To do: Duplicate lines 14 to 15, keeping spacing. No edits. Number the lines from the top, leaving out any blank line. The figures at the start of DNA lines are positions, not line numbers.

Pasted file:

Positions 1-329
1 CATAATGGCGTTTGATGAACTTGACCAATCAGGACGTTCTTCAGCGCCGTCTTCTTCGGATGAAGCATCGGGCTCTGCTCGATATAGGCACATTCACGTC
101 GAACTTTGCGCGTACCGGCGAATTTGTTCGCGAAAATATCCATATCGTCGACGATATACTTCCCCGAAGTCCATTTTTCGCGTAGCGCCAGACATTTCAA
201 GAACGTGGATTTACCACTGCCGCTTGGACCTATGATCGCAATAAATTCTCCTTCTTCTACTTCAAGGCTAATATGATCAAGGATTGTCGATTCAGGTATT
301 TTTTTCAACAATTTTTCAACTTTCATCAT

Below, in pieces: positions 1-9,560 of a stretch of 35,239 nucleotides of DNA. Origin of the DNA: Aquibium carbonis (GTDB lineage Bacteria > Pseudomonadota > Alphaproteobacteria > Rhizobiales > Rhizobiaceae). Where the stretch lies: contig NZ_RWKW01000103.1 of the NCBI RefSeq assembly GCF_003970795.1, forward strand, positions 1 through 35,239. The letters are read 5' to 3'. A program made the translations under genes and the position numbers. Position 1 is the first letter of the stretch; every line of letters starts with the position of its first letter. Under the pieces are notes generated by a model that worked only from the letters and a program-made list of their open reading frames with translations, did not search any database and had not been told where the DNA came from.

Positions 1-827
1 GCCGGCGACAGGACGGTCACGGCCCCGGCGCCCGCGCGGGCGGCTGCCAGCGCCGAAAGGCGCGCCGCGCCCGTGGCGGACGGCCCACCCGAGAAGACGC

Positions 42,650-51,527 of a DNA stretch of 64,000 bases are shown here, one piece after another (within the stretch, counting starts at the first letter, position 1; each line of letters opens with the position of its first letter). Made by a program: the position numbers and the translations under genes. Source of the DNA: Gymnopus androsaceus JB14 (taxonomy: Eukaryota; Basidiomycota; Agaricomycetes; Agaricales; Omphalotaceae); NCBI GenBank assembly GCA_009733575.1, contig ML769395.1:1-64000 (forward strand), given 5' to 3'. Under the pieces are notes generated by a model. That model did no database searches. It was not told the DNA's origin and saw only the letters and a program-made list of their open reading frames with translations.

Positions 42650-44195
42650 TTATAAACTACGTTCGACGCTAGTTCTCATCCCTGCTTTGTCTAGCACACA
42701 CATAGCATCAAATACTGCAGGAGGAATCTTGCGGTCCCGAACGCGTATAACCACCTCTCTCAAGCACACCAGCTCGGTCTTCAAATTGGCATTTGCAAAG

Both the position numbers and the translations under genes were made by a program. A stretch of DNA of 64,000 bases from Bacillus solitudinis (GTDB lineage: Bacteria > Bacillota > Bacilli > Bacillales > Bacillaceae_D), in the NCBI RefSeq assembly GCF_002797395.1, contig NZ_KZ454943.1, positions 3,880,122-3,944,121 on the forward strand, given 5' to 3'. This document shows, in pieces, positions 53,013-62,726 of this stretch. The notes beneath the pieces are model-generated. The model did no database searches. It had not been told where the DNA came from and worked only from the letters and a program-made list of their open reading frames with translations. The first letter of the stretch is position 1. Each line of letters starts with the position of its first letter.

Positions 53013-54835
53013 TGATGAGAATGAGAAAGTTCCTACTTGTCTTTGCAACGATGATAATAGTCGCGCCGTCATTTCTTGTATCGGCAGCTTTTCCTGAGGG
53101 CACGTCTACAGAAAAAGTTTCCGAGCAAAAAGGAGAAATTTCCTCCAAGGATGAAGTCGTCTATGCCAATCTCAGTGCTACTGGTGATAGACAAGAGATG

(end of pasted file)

Positions 53013-54835
53013 TGATGAGAATGAGAAAGTTCCTACTTGTCTTTGCAACGATGATAATAGTCGCGCCGTCATTTCTTGTATCGGCAGCTTTTCCTGAGGG